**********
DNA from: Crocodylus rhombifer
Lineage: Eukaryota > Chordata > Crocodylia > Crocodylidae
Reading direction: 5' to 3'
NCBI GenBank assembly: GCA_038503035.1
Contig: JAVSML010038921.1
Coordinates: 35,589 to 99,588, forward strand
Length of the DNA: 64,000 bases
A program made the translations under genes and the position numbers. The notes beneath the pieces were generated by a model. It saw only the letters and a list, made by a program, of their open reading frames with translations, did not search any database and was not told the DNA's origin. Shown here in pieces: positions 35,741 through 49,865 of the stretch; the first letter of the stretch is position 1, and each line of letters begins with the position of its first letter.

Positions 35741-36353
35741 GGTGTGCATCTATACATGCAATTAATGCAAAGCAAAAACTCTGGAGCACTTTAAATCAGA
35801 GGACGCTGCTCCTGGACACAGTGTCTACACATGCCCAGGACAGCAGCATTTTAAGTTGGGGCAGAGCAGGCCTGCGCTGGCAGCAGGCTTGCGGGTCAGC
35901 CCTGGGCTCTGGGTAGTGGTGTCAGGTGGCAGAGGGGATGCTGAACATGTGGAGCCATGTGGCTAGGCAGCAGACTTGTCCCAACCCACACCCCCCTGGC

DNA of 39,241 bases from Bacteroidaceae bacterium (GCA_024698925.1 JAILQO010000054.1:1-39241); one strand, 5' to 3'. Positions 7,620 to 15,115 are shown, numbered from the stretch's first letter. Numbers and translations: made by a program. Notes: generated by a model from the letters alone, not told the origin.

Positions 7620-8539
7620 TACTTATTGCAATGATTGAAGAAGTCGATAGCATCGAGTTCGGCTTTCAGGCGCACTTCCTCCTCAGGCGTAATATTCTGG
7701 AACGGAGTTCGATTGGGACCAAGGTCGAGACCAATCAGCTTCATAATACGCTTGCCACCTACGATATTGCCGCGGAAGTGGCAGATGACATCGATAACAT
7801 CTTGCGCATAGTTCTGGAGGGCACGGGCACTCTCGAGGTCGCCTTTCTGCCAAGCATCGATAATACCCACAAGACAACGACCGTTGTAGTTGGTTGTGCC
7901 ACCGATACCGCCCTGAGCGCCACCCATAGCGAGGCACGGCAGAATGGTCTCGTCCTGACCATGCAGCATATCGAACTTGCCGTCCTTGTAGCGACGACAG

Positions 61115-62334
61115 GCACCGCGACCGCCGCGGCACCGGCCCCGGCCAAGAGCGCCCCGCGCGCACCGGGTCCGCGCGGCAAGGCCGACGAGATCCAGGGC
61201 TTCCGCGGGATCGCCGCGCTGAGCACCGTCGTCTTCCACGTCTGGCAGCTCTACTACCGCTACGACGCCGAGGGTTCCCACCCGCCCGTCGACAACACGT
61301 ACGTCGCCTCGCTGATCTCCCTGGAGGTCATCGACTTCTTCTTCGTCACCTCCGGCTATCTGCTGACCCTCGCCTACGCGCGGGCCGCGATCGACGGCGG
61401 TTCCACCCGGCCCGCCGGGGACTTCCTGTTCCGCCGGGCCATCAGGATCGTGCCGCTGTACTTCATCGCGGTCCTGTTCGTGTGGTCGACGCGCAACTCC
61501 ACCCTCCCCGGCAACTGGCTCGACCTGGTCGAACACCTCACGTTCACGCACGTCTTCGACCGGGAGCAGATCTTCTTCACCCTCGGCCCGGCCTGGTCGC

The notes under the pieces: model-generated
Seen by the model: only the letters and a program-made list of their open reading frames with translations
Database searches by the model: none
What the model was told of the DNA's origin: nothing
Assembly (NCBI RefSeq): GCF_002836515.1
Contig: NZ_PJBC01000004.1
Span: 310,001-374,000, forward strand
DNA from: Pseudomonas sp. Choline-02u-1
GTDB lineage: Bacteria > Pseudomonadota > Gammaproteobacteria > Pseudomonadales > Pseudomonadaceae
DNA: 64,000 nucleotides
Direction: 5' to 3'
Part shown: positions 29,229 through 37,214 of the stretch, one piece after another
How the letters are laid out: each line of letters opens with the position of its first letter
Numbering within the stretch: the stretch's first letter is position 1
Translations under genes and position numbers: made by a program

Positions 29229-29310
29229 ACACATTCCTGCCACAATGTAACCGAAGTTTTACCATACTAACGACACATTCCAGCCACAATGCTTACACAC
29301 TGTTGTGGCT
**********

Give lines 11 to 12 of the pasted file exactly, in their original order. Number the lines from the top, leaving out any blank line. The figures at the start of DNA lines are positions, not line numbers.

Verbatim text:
35801 GGACGCTGCTCCTGGACACAGTGTCTACACATGCCCAGGACAGCAGCATTTTAAGTTGGGGCAGAGCAGGCCTGCGCTGGCAGCAGGCTTGCGGGTCAGC
35901 CCTGGGCTCTGGGTAGTGGTGTCAGGTGGCAGAGGGGATGCTGAACATGTGGAGCCATGTGGCTAGGCAGCAGACTTGTCCCAACCCACACCCCCCTGGC